As far as years go, UK Prime Minister Theresa May must be glad to see the end of 2017 as are many others in Britain and around the world. In matters Brexit, it was a year of low-level chaos and unfulfilled expectations — lots of ‘churn’ but not much actual progress.
Yet the Prime Minister did make some exceptional speeches and unexpectedly reached-out to EU citizens to assure them that while Britain was leaving the European Union, it wasn’t leaving Europe. Well done on both counts, Theresa.
She also told EU citizens living in the UK that their situation wouldn’t change, aside from having to register their residency with the Home Office and pay a nominal fee to retain their ‘settled status’. And while that didn’t seem to impress small numbers of EU negotiators, it brought great comfort to millions of expats living in Britain.
Of course, it’s all contingent upon reaching a final ‘Withdrawal Agreement’ between the United Kingdom and the European Union, but it’s not too much of a stretch to suggest that the UK would act unilaterally to guarantee the rights of EU citizens working or studying in Britain in the case of no agreement.
Theresa May also offered £40 billion of UK taxpayer money to the European Union; Everyone is unclear what this is for, as nobody from the government has bothered to explain it to citizens.
Many people think that the UK’s share in the EU Parliament buildings and in other EU properties and assets should be sold off to the other EU27 members and the £9.65 billion (estimated) value could be used to pay future UK liabilities to the EU and that there is no need to pay £40 billion. Which seems reasonable.
If there is an actual need for the UK to pay £40 billion to the EU, surely British taxpayers have the right to know what they’re paying for, and to whom.
But if Theresa May has agreed to continue paying the £8.6 billion annual net payment to the European Union until Brexit completes within 2 years (approximately) plus 2 more years to cover the transition period, then that seems pretty reasonable too. If that’s how the £40 billion is being arrived at, there’s not much to complain about there.
With all this reasonableness going ’round it’s no wonder that EU negotiators agreed to move to Phase II of the Brexit negotiations — trade — a hyper-important part of the post-Brexit relationship on both sides of the English Channel.
Negotiating a mutually beneficial trade agreement between the UK and the EU in 2018 is Job Number One for negotiators on both sides.
Trade between the United Kingdom and the EU27 ranks as one of the most robust trading relationships in the world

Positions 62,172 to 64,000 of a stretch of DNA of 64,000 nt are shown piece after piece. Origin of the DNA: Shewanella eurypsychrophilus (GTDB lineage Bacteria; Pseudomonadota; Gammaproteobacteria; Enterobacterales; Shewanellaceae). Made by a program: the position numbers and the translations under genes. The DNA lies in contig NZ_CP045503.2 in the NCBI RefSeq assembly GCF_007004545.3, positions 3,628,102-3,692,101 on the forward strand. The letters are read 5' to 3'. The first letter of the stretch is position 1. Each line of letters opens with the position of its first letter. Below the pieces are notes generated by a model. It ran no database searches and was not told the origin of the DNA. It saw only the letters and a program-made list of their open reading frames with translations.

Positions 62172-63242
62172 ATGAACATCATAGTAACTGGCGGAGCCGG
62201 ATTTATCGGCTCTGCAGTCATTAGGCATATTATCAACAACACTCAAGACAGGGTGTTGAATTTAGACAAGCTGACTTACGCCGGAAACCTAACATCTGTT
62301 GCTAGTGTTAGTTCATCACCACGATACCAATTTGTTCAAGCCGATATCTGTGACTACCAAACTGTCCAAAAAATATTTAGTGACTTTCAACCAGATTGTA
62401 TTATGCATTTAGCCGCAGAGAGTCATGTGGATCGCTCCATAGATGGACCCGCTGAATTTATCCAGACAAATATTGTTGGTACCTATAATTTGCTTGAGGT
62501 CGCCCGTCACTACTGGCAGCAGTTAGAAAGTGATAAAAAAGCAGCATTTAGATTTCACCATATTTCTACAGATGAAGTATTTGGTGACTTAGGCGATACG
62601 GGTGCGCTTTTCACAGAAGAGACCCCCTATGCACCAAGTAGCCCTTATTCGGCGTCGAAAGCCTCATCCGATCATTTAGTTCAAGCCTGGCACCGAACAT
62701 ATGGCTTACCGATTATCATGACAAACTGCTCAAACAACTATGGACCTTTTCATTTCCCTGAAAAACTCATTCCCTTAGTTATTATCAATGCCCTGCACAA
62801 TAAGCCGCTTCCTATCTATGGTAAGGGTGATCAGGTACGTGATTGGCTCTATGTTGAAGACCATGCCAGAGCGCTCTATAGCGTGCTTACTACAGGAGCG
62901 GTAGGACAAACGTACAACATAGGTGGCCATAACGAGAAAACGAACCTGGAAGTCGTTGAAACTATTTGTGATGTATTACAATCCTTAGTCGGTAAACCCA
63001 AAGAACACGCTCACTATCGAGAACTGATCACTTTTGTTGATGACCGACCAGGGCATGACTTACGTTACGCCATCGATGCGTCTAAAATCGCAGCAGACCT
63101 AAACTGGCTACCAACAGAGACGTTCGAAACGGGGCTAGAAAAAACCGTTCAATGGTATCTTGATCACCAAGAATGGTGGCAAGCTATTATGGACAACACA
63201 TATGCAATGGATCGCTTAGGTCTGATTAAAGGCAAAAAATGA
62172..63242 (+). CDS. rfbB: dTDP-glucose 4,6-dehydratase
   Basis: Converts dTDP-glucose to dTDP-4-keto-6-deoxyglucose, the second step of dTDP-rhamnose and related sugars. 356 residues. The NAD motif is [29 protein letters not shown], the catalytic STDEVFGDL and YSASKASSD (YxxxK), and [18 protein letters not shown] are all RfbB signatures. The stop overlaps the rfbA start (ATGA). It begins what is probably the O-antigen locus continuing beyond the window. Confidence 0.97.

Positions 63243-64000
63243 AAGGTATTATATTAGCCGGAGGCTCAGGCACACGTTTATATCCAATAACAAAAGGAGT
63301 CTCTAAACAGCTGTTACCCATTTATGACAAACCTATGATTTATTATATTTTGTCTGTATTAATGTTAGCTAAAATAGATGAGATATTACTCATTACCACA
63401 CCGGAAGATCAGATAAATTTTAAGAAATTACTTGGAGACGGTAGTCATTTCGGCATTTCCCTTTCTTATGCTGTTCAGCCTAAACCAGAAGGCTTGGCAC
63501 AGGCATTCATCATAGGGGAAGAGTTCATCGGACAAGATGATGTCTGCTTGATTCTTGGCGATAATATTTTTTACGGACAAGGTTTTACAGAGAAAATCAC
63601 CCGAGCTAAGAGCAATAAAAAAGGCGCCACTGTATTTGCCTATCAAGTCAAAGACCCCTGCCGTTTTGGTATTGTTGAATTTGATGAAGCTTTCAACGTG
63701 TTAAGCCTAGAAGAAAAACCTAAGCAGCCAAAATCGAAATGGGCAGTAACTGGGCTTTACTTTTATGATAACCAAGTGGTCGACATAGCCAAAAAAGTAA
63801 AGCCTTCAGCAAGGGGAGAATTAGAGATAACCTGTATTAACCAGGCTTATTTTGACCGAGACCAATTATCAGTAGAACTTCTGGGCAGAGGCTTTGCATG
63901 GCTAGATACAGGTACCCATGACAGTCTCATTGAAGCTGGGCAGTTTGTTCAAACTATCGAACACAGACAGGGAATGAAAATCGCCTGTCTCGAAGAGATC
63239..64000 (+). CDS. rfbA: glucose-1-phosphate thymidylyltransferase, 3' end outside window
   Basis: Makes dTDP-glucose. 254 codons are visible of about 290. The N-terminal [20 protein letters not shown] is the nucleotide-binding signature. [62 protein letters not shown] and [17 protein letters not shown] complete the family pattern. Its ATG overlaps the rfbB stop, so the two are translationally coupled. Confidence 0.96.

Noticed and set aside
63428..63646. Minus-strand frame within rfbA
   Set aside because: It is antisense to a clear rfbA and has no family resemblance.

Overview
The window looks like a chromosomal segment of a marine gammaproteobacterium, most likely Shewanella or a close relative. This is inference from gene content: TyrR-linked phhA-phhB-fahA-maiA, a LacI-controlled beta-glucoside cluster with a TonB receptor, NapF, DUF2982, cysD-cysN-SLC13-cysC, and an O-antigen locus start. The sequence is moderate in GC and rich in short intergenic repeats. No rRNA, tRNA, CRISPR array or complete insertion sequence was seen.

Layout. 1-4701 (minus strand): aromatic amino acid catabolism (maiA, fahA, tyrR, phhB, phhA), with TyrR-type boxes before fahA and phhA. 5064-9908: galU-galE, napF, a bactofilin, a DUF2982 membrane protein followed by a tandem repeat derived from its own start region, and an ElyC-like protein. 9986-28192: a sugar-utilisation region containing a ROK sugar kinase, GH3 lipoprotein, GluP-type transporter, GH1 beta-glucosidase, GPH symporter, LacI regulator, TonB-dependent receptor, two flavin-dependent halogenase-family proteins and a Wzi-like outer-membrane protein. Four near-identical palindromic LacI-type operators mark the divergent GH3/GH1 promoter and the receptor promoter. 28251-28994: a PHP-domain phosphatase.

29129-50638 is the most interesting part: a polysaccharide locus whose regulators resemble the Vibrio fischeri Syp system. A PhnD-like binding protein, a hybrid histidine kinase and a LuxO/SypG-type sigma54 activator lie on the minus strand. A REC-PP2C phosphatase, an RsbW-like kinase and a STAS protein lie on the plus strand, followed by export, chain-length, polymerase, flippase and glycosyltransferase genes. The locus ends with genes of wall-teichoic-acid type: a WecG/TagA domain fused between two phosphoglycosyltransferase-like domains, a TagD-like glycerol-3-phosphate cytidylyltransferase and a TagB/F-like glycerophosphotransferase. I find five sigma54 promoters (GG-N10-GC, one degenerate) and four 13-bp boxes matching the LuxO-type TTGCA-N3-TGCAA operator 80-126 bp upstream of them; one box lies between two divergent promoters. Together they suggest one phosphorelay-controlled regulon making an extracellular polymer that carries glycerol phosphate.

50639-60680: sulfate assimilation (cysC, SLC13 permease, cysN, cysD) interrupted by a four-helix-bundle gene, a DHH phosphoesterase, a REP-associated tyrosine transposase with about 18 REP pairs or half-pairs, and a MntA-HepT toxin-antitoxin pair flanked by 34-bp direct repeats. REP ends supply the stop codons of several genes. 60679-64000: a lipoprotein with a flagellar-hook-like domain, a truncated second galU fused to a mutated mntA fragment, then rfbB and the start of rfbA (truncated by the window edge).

- 44% of UK exports are sold to the EU27, making them Britain’s most important trade partner.
- 16% of EU exports are sold to the UK, making Britain the EU27’s most important trade partner.
Which makes the whole ‘getting an agreement’ discussion largely academic — as there will be an agreement or hundreds CEO’s on both sides of the English Channel will be breathing fire down the necks of UK and EU negotiators every day until an agreement is reached. “Don’t even think about coming home without an agreement!” (Yes, just like that)
UK/EU Trade: Where do United Kingdom Exports Go?
UK/EU Trade: Where do European Union Exports Go?
So There We Have It: They Can’t Live With Each Other, But They Can’t Live Without Each Other!
Which is a very good thing.
And because companies on both sides need to keep their biggest export market open and flourishing, there absolutely will be a reasonable trade deal — one that both sides can live with. There is simply no alternative.
Which neatly explains the title of this blog post ‘Theresa May’s New Year of Hope’ because Job Number One for Brexit negotiators on both sides must be working a successful trade deal — and every CEO in Europe will be watching with keen interest, to put it very mildly.
You don’t want to be the trade negotiator coming home without a deal and having to tell the CEO of Volkswagen or BP that you were too incompetent to get a deal. Yikes!
There will be an excellent UK/EU trade deal in 2018, a trade accord that both sides will be rightly proud of — one that works for CEO’s, citizens and governments throughout Europe.
Trade As Saviour
As the focus will be on trade in 2018 (something that both sides must preserve if today’s politicians want to keep their jobs) the new year looks to be one of the better years for relations between the UK and the EU27.
Let’s hope that Phase II of the Brexit negotiations move smartly along and that (if a Phase III is required) the momentum that gets built throughout 2018 works to facilitate friendly and workable solutions to any remaining issues between the two blocs.
Politicians and negotiators on both sides of the Brexit divide have everything to gain by bringing home a fair and workable trading agreement and everything to lose if they don’t.
Therefore, let 2018 be ‘The Year of Hope’ as 512 million European citizens are counting on their politicians and negotiators to open windows of opportunity as big as the sky, and to create even more justice and fairness for all Europeans, no matter where in Europe they may live, work, or play.
No matter which side of Brexit you’re on, we at Letter to Britain wish you a Happy, Safe, and Prosperous New Year!